WASHINGTON, Oct. 30, 2015 — Almost from the beginning of the 2016 election cycle, entertainer and entrepreneur Donald Trump has been the front runner in the race for the GOP nomination. For a while it seemed that he might run away with the race, but there have been some changes in the political landscape. Retired physician and political activist Ben Carson now has the lead in several polls, both nationally and in Iowa.
You don’t need to be a political pundit to understand the importance of the numbers. Trump, who until recently was playing nice with Carson, has even attacked the physician’s Seventh Day Adventist religion. He has questioned the importance of the polls that point to Carson’s lead.
Carson is an extraordinary man. The prominent neurosurgeon is also a best-selling author and a conservative favorite. On paper, he is the ideal candidate for high office. But he is not considered by the media to be presidential timber, for both obvious and non-obvious reasons.
Before the rise of Donald Trump, it would have been the clear conventional wisdom that, since we haven’t elected anyone without political experience to the White House since the 1950s, it wouldn’t happen today. But the political temperament of this cycle makes political inexperience a prerequisite to running for the highest office in the land. At least for the GOP.
There’s a more sinister reason Carson might have been unelectable: old fashion racism. It sounds crazy that in the 21st century, as we watch the second term of our first black president come to a close, Carson’s race should be an issue. However, a black conservative is a very big issue, even today. Maybe especially today.
The mainstream media will do everything in its power to prevent a conservative woman, black or other minority from being elected to the White House. The left has believed that minorities and women would have no political power without the progressive agendas of the past. Therefore, they want to keep these groups on an ideological plantation, with women and minorities marching in lockstep.
Progressives don’t seem to realize that the idea behind winning rights and freedoms for minority groups was to empower them to disagree with the progressive agenda. That is, after all, what freedom is all about. Progressives want minorities to feel free to make all the money they want and to pursue careers they have passion for. But minorities should not dare run for high office unless they are willing to adhere to the orthodoxy of their liberal benefactors.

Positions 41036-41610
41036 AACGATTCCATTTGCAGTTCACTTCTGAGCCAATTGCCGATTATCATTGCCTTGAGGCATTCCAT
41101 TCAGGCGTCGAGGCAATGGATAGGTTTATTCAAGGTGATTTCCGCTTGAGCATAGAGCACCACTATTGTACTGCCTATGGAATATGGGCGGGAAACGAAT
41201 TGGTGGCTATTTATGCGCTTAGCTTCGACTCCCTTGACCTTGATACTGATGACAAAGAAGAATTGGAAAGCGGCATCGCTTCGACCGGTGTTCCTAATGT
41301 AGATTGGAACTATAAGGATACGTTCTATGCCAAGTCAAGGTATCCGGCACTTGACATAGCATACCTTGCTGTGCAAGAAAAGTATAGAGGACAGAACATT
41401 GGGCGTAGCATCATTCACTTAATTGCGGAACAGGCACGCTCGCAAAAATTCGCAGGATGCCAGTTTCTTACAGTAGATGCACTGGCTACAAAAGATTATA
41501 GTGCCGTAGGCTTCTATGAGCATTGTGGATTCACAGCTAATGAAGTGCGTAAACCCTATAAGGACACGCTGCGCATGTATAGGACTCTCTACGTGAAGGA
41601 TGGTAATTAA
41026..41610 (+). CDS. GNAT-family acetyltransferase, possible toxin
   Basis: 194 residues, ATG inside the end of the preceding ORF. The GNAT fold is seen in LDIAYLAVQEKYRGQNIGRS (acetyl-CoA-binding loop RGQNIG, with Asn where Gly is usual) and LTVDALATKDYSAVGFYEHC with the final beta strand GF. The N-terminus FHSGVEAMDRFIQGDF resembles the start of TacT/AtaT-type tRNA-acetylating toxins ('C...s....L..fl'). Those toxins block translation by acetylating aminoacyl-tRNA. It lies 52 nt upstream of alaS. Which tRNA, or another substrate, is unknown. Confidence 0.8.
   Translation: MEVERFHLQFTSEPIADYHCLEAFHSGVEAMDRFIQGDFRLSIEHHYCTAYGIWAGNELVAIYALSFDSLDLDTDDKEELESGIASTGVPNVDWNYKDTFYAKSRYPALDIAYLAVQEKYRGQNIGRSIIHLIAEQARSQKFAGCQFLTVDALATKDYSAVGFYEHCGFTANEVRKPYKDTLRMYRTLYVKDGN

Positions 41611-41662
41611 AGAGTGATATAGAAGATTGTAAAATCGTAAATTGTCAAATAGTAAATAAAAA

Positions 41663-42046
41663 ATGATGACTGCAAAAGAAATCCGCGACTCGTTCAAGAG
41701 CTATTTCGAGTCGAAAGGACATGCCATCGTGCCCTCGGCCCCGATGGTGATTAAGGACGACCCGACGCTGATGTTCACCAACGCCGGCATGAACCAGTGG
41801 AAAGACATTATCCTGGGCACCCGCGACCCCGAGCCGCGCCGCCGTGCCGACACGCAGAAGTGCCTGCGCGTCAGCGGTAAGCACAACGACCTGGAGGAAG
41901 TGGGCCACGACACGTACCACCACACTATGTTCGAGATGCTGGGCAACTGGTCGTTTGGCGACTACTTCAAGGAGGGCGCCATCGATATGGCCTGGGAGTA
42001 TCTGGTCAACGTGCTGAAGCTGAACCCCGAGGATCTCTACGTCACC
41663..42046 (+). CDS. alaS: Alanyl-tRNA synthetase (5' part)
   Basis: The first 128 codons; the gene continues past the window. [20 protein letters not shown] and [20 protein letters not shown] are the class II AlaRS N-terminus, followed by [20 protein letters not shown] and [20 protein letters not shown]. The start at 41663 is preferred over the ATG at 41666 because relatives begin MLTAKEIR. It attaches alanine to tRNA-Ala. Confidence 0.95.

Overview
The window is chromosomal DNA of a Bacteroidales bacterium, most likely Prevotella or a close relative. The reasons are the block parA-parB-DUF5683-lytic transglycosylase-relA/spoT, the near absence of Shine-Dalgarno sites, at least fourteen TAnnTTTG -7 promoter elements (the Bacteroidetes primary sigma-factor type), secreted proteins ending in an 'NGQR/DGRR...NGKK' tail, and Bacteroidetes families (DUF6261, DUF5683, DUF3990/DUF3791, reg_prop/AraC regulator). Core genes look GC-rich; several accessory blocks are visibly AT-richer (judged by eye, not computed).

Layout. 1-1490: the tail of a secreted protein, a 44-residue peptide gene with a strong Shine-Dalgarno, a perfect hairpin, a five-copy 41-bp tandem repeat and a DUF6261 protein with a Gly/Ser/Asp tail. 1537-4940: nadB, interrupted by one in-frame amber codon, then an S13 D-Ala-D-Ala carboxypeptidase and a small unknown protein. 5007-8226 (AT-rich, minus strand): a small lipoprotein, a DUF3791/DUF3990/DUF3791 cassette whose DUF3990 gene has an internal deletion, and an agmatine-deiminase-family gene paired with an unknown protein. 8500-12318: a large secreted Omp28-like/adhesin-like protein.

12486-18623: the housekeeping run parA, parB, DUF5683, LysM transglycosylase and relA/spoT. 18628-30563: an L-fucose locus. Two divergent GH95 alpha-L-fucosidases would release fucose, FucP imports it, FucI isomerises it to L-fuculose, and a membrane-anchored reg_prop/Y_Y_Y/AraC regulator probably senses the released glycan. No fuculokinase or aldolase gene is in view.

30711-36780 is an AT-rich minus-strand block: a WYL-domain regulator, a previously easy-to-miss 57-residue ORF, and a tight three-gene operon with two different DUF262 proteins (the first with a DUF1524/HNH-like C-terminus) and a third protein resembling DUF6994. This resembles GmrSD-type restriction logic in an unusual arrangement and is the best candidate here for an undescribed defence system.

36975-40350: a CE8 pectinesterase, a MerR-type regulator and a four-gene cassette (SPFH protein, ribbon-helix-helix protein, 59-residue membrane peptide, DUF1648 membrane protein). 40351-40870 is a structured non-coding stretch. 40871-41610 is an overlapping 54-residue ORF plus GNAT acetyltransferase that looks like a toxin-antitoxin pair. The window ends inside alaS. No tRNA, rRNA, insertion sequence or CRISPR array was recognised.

The way to test this thesis is to look at the first conservative female candidate for national office and only the second to be nominated: Sarah Palin. Palin was butchered by the mainstream media by every measure. The thought of Palin as vice president was a nightmare to the left and to the media that now largely openly support a progressive agenda.
The Herman Cain campaign for president in 2012 was unconventional by every meaning of the word. It is unusual for a person with no electoral experience to be taken so seriously as a candidate for the office in the first place, as he was, early on. Furthermore, it is virtually unheard of for a black candidate to run to the right of just about every other candidate in the field.
As a black conservative, Cain put fear in the hearts of the Democrats and of the media that have put themselves in the position of protecting the left. A black conservative as president had the potential of changing the entire electoral landscape, and that was too much to for the media to handle.
With that, Cain’s candidacy crashed and burned with some of the worst stereotypes, innuendos and false information ever thrown at a black man. He was a threat and had to be removed.
Ben Carson is on an even higher level when it comes to credibility. Carson is very well educated, internationally known as a surgeon and is a persuasive advocate for traditional political values. This makes him a bigger threat than Cain and one that the media will viciously pursue.
However, not only do the GOP and many independents support a “no experience required” political culture, it also has a “don’t believe the media” mindset. All of the rules about getting elected in the GOP are being challenged, and it will be interesting to see how this race for the nomination unfolds.